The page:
- Crisis Text Line: Text CONNECT to 741741.
- IMALIVE.org: Click the chat now box to be connected to a volunteer.
- Lifeline Crisis Chat: Click the chat now box to speak to a helpline representative.
To contact a depression hotline geared toward young people, consider reaching out to:
- Trevor Project Lifeline: 1-866-488-7386
- Child Help USA Hotline: 1-800-422-4453
- Boys and Girls Town National Hotline: 1-800-448-3000
Depression Hotline Finder
For those interested in setting up face-to-face meetings with a mental health professional, hotlines can help by connecting you to treatment providers in your area. For example, SAMHSA offers a behavioral health treatment services locator with complete listings of facilities and treatment centers across the country. Simply enter your zip code to find available options, then click in the upper right-hand corner to refine your search.
Local Depression Hotlines
National hotlines offer tremendous services, but sometimes you might feel better understood by a depression hotline staffed by locals. Fortunately, all states and many counties have crisis hotlines to assess and address your needs:
Alabama Department of Public Health
North Star Behavioral Health System
Mercy Care Crisis Services
Arkansas Crisis Center
Los Angeles County Suicide Prevention Center
Colorado Crisis Services
United Way of Connecticut
United Way of Florida
211 in multiple counties
Fulton Emergency Mental Health
AMHD Crisis Line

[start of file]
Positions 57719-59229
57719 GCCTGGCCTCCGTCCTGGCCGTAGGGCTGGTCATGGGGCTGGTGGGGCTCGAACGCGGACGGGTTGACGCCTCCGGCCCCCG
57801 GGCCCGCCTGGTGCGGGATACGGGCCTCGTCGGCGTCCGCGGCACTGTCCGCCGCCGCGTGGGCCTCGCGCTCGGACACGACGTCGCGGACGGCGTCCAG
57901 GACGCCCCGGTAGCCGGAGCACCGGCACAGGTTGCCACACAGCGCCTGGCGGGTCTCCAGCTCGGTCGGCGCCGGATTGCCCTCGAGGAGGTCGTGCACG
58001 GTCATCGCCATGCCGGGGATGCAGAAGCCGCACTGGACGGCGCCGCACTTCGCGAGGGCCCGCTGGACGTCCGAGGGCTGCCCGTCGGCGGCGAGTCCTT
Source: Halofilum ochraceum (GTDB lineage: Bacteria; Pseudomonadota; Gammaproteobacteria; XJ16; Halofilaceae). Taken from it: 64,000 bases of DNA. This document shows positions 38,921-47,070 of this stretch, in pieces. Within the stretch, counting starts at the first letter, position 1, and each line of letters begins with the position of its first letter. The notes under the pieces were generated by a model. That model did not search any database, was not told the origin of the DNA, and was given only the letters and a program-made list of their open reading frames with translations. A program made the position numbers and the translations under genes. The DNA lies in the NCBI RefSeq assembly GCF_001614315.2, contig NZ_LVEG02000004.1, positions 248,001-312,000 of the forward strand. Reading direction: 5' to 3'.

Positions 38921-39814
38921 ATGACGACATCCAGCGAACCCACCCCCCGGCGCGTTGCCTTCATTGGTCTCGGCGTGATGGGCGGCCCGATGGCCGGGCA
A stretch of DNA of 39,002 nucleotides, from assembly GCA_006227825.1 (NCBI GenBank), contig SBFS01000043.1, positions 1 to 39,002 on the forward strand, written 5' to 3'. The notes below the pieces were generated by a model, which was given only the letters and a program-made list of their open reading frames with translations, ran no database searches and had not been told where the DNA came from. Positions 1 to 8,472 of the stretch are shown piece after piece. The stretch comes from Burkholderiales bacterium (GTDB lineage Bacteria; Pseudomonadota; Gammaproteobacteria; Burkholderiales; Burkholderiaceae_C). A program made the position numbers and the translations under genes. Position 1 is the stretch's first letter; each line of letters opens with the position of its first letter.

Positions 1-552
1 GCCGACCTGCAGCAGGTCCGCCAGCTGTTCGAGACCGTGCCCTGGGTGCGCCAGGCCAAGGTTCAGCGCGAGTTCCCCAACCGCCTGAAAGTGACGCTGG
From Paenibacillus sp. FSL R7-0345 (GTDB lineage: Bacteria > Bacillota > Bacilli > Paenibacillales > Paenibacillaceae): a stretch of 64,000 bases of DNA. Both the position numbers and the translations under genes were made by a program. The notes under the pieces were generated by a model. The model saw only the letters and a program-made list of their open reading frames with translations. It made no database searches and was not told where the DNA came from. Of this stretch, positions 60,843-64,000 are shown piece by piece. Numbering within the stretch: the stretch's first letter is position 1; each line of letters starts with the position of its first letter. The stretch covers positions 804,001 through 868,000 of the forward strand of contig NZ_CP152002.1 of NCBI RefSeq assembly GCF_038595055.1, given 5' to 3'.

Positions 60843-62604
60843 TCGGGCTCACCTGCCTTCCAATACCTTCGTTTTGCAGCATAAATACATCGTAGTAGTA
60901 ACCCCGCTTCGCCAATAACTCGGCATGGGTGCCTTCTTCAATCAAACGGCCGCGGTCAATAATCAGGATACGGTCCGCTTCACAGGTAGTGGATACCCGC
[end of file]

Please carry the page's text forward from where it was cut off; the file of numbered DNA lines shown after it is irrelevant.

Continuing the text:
Idaho Department of Health and Welfare
United Way of Indiana
Great Rivers 211
Crosswinds Counseling and Wellness
Louisiana Association of United Ways
Maine Department of Health and Human Services
Mental Health Association Call Center
University of Michigan Health System
Minneapolis Hennepin County Medical Center
Mississippi Contact Helpline
Missouri Department of Mental Health
Suicide Prevention Hotline
Center Point Helpline
Nevada Crisis Call Center
New Hampshire HelpLine
Ocean Mental Health Services
NM Suicide Prevention Hotline
Capital District Psychiatric Center Crisis Unit
Mecklenburg County Crisis
FirstLink Crisis Services
Dayton Suicide Prevention Center
Heart Line/ Care Line
National Suicide Prevention Line
Resolve Crisis Services
The Samaritans of Rhode Island
United Way Association of South Carolina
Northeastern Mental Health Center
Tennessee Statewide Crisis Line
Weber Human Services
Clara Martin Center
Wahkiakum County Health and Human
The Crisis Center of Family Services
Wyoming Behavioral Institute
If you still need more help addressing your depression linked to a problem with substance use, consider teletherapy or contact The Recovery Village to learn about treatment options for co-occurring disorders.
PsychCentral. “Depression Hotline Numbers.” November 6, 2018. Accessed on February 25, 2019. SuicideHotline.com. “Hotlines in Your State.” April 29, 2018. Accessed on February 25, 2019. USA Today. “What Actually Happens When You Call You Call the National Suicide Prevention Hotline.” September 10, 2018. Accessed on February 25, 2019.
PsychCentral. “Depression Hotline Numbers.” November 6, 2018. Accessed on February 25, 2019.
SuicideHotline.com. “Hotlines in Your State.” April 29, 2018. Accessed on February 25, 2019.
USA Today. “What Actually Happens When You Call You Call the National Suicide Prevention Hotline.” September 10, 2018. Accessed on February 25, 2019.